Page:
The most recent true-crime dramatization to come out of Netflix will make you double-check to make sure all of your doors and windows are shut and secured. The Watcher, the newest installment in Ryan Murphy’s Whodunit franchise, follows a family as they come to realize that a malevolent power is behind the recently acquired piece of the American Dream. Fans of the genre who were first drawn in by the real-life events that took place at 657 Boulevard have become captivated by the series despite its many red herrings and gaping narrative gaps.

The limited series, which is based on a story that appeared in the 2018 issue of New York Magazine, takes a few creative liberties with the actual events that took place after the new occupants of a house in New Jersey began to receive threatening letters from an unknown sender who signed himself “The Watcher.” The Watcher and the home he watched are both true, despite the fact that the story may appear over the top dramatic.

Continue reading to learn more about the house and what we know about what happened to it following the events of the series.

The Watcher house is a genuine residence that can be found at 657 Boulevard in Westfield, New Jersey; the Netflix series uses both the actual location and the name of the city in its title. (You can even look it up on Google Maps if you want to). According to the Westfield Historic Preservation Society, the house was constructed in 1905, featured six bedrooms, and was designed in the shingle architectural style. The actual home at 657 Boulevard is significantly smaller and less impressive than the mansion that was used as a stand-in in the series. (The episode was shot in Westchester County, New York, in case any viewers were curious about the location of that enormous house.)

The Watcher stays true to the fundamentals of the actual events, including After purchasing a property in Westfield, New Jersey, for a price of $1.3 million in 2014, a family who went by the name of the Broadduses started receiving odd letters written by “The Watcher” shortly afterward. The letters included information on the activities of the family as well as assertions that the writer’s responsibility to observe the home had been handed down from generation to generation. The letters were every bit as eerie as they were portrayed in the series. They also brought up the trio of children that Derek and Maria, the couple, had.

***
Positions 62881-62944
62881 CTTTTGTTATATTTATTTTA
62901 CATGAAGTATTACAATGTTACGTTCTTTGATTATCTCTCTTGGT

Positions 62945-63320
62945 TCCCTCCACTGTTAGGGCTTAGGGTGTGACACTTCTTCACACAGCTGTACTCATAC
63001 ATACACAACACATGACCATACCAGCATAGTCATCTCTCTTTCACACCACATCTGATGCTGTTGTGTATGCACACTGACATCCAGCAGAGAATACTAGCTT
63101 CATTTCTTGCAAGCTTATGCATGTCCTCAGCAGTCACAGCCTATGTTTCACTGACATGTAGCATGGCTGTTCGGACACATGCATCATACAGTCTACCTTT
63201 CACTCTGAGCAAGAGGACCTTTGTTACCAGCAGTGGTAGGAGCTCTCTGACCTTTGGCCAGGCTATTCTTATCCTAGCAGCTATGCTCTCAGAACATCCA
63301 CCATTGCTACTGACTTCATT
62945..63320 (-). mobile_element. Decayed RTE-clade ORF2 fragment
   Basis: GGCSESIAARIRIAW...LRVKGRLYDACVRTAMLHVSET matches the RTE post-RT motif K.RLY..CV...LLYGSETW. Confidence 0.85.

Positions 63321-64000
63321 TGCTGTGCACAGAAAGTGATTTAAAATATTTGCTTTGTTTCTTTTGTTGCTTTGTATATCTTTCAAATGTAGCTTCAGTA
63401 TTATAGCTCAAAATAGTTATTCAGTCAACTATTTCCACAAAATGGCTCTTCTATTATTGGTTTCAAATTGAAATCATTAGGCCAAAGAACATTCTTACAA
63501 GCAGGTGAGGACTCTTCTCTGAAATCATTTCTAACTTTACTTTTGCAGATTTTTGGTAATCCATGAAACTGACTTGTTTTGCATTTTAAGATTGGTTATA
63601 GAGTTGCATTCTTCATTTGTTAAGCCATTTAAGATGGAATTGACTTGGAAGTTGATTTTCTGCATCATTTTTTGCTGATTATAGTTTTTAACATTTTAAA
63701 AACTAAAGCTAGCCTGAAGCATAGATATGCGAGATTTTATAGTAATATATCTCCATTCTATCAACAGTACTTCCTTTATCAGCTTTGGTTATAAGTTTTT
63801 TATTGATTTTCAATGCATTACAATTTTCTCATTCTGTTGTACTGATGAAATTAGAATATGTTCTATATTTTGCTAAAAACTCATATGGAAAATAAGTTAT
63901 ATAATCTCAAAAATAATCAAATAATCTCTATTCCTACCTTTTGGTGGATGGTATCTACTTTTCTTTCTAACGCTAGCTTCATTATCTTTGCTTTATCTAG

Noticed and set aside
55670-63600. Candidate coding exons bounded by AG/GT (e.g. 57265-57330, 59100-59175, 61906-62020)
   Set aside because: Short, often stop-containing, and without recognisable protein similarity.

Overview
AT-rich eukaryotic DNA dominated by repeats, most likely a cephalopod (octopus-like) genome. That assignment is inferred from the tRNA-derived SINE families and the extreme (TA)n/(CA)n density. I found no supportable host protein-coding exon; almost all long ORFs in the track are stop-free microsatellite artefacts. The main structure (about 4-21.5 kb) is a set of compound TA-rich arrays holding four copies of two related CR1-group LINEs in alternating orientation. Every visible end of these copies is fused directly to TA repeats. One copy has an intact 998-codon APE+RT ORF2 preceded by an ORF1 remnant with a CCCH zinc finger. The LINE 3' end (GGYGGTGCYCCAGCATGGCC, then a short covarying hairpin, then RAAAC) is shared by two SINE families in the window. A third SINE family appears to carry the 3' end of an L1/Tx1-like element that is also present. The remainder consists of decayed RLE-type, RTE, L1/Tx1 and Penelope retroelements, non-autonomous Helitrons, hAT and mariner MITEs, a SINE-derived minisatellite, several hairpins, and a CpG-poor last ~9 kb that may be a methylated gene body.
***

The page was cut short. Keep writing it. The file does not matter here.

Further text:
Do you need to swell the ranks of the young people in the home as per my request? Better for me. Were you forced to move because your family outgrew the previous home? Or was it a result of your avarice that you brought me your children? As soon as I am aware of their names, I shall beckon them over to me by calling out to them.

The Broaddus family had started the process of refurbishing the property; however, they never moved in since they were concerned about the well-being of their children. The couple chose to sell their home after letting it lie empty for a period of six months before making the decision to do so. They insisted on making a partial disclosure of the letters to possible purchasers, which resulted in the majority of purchases falling through, and the press was finally informed of the situation. They even explored selling the home to a developer for the purpose of tearing it down; however, they were unable to get authorization from the neighborhood council. As of the publishing of the piece in NY Mag in 2018, they had not been able to find a buyer for the home and were instead renting it out.

FILE – In this June 25, 2015, file photo, the home of Derek and Maria Broaddus in Westfield, N.J. is viewed. The couple wants to demolish the house after they claim they were stalked by an anonymous creepy-letter writer known as “The Watcher” who has filed a lawsuit against their town. (AP Photo/Julio Cortez, File)

In 2019, Derek and Maria Broaddus were able to sell their notorious home to a young couple for around $959,000. This was the year that they finally found a buyer for the property. In 2014, the Broaddus family purchased the home for a price of $1.3 million, which means they had a loss of $400,000. (but peace of mind is priceless).

According to the real estate agent who was responsible for selling the property, there was “a lot of interest in the house” from prospective purchasers despite the fact that the residence is notorious for being the setting of a true-crime story. Before being allowed to engage in a contract, however, anybody who wished to make a bid for the home had to examine the Watcher case evidence first. He noted that one guy backed out after viewing the complete case, but the final owners allegedly haven’t had any problems with anonymous letters throughout their stay in the house. He also recalled that one man backed out after seeing the full case.

By Anna

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